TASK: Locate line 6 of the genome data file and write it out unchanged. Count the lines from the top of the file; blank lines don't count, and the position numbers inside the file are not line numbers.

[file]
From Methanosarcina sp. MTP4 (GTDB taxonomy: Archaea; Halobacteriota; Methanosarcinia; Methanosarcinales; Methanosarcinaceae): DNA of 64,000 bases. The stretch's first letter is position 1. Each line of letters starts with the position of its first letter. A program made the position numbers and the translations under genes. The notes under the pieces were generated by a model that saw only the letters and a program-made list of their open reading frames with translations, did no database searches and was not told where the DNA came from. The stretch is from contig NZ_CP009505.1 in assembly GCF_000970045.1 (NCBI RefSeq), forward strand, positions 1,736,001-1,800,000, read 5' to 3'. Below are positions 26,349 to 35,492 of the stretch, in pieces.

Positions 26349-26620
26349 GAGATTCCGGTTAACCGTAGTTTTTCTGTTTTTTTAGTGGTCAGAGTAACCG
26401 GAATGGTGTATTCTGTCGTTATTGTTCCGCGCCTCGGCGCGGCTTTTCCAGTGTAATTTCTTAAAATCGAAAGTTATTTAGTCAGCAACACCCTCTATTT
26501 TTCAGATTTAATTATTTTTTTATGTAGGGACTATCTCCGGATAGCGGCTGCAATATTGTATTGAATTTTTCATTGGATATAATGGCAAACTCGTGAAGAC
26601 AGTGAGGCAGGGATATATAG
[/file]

26601 AGTGAGGCAGGGATATATAG